have yielded their richest stores, but the editors have not
confined themselves to these better-known sources. They
have gone far afield, read and examined all existing books of
fairy literature, sifting all the material till they have made
a generous selection which is inclusive of the very best
that has ever been written.

" Can hardly fail to prove the most popular anthology of its kind
ever published." Boston. Herald.

Each volume beautifully printed and bound; about 450 pages
Gilt top ; postpaid, $1.50


te The Crimson Classics "



[HE best anthology of English verse ever
prepared for young people from the ages of
12 to 17. It is composed entirely of the
finest examples of English poetical literature,
selected with special reference to the re-
quirements of young people of the grammar and high
school age.

" The book will charm the child for the moment ; it will educate
his tastes without awakening the suspicion that he is at school, and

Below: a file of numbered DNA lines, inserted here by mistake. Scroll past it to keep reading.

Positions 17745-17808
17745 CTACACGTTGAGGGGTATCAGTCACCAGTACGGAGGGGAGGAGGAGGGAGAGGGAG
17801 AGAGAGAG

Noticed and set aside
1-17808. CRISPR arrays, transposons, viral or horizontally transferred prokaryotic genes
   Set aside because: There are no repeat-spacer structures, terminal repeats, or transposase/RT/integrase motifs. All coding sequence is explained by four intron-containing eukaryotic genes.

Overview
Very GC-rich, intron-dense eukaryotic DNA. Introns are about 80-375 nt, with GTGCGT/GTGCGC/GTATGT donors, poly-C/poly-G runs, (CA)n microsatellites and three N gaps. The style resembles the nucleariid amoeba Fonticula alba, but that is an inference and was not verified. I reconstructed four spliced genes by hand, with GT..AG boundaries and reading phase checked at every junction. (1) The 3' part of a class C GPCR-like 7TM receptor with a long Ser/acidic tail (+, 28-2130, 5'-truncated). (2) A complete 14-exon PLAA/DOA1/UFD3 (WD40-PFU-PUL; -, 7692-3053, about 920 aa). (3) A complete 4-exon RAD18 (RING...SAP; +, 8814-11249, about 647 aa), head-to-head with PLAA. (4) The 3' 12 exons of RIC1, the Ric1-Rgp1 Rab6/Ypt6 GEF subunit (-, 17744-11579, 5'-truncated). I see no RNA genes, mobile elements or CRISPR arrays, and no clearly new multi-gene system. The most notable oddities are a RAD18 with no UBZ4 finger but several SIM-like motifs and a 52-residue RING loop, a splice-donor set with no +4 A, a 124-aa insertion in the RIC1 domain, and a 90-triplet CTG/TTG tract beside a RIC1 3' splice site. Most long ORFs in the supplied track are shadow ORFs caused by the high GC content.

it will enrich his memory for all time to come." Outlook.

With an introduction by Kate Douglas Wiggin, and interleaves.
Cloth, 500 pages; postpaid, $2.17; net, $2.00



COMPANION volume to "Golden Num-
bers," suitable for children from the ages of
7 to 12. The compilers have drawn largely
on the works of Longfellow, Stevenson,
Lewis Carroll, Eugene Field, Mary Mapes
Dodge and James Whitcomb Riley. Every poem will give
delight to the child, and also to the mother who would
read them to the little ones.

"Into its pages have been gathered the cream of poetry for chil-
dren." Boston Transcript.

Printed invery large Readable type. Cloth, postpaid, $1.37; net, $1.25


Online LibraryKate Douglas Smith WigginTales of laughter : a third fairy book → online text (page 31 of 31)